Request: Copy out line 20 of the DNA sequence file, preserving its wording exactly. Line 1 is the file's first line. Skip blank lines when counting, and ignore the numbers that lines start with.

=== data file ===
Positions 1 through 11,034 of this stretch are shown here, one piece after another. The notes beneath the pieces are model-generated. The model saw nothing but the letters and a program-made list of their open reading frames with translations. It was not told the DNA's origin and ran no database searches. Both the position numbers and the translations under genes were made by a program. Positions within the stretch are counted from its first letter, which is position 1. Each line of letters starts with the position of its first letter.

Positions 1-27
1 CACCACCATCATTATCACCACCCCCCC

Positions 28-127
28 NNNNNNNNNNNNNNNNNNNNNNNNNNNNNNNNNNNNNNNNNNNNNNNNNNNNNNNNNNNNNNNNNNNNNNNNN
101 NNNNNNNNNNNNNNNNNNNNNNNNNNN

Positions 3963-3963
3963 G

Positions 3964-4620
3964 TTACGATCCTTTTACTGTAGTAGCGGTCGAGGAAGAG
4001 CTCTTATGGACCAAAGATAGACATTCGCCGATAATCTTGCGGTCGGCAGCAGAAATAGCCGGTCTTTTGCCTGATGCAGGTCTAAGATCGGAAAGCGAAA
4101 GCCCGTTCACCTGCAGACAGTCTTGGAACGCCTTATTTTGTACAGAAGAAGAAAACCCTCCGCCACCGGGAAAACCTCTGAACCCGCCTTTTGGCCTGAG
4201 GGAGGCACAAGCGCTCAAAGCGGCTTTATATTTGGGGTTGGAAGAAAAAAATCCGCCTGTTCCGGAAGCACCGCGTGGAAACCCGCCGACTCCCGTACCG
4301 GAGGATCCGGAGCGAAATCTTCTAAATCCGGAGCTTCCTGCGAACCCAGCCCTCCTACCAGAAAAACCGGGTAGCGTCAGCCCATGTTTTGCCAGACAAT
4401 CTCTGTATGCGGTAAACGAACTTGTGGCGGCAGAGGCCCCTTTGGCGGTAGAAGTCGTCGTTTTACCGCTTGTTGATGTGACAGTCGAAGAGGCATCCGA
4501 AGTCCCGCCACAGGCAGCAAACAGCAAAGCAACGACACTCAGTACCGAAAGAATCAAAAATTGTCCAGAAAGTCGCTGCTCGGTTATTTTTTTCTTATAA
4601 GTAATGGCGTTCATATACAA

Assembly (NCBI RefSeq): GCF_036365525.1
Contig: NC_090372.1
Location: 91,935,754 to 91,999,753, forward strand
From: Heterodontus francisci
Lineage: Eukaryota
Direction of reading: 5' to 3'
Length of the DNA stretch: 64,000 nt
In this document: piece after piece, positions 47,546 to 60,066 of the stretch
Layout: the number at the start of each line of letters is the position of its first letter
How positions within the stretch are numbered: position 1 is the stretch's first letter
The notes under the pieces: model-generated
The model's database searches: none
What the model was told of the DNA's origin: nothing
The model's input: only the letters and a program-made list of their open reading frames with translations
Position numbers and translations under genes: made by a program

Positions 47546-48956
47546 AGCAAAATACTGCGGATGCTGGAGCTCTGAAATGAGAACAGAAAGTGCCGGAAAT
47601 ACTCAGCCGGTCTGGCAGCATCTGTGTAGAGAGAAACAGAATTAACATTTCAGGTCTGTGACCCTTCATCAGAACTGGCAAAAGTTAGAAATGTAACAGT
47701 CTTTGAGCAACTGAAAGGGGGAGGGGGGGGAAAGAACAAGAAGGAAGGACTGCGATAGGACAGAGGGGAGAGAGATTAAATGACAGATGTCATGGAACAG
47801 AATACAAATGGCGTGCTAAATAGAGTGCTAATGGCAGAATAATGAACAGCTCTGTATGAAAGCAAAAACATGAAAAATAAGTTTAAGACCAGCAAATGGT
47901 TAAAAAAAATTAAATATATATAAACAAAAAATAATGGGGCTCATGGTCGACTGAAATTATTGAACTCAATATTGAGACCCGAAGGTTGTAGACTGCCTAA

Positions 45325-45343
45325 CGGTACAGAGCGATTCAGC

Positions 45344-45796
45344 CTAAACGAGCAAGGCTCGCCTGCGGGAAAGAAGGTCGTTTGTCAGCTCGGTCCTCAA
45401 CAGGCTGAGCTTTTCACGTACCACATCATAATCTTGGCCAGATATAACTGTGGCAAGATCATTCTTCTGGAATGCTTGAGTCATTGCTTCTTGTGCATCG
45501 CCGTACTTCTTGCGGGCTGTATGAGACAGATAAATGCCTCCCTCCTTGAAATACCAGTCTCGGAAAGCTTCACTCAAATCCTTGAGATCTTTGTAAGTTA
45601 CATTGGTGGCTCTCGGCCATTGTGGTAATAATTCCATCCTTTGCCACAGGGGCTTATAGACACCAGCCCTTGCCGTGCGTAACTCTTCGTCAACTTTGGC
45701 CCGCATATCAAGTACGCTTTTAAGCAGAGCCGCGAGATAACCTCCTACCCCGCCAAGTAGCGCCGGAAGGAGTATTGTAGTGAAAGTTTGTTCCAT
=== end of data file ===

Location: 91,935,754 to 91,999,753, forward strand